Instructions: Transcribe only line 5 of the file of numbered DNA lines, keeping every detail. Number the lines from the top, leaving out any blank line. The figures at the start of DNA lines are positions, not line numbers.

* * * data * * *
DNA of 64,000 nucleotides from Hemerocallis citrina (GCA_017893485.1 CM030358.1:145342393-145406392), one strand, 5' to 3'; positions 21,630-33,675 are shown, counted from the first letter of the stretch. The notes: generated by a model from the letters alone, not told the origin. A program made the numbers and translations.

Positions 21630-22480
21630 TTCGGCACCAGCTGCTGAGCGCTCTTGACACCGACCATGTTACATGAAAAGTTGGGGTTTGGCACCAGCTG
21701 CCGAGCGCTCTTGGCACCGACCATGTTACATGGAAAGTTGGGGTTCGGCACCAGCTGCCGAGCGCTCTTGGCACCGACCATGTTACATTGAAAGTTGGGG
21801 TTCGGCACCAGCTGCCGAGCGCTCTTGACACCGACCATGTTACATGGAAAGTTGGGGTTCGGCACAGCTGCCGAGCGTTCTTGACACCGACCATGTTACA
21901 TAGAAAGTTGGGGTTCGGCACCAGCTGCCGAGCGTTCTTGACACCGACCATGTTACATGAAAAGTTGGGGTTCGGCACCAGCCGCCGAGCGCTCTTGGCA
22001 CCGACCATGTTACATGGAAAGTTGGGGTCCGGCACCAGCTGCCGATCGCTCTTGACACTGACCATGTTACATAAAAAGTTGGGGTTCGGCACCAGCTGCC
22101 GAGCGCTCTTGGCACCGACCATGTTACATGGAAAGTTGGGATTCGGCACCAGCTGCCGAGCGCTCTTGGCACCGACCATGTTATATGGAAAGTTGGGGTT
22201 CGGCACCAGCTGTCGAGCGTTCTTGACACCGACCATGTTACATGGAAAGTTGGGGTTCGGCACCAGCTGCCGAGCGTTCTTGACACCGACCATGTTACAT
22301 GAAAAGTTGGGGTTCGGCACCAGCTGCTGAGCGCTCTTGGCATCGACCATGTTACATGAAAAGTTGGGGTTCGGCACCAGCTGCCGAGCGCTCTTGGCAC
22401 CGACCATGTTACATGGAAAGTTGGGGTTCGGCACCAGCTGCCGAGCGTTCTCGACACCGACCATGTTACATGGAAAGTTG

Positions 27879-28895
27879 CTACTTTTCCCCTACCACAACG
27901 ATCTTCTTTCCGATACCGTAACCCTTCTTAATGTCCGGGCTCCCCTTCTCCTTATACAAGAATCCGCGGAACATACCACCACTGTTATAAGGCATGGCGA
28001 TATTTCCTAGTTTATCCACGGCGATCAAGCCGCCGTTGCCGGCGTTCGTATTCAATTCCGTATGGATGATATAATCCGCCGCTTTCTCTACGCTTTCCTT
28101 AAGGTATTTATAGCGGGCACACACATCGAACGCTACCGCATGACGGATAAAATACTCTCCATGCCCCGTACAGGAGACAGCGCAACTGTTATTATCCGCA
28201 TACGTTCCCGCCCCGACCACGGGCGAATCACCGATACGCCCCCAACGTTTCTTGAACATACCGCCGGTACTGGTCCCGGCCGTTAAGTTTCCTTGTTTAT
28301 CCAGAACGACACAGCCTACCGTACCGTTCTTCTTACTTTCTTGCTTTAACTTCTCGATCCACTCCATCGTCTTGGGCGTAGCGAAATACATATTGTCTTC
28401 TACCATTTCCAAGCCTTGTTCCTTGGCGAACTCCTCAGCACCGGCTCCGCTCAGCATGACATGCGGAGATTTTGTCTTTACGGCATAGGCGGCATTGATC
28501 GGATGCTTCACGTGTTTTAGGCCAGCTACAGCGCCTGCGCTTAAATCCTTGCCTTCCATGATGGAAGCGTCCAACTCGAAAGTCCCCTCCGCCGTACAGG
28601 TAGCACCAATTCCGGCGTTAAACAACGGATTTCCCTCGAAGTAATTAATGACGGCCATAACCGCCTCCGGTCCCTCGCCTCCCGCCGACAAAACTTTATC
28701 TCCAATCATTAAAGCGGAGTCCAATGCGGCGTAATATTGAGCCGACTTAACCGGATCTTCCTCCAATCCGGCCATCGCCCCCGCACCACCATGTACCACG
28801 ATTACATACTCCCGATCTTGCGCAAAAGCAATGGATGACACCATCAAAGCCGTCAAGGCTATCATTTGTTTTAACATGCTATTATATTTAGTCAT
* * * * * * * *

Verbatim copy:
21801 TTCGGCACCAGCTGCCGAGCGCTCTTGACACCGACCATGTTACATGGAAAGTTGGGGTTCGGCACAGCTGCCGAGCGTTCTTGACACCGACCATGTTACA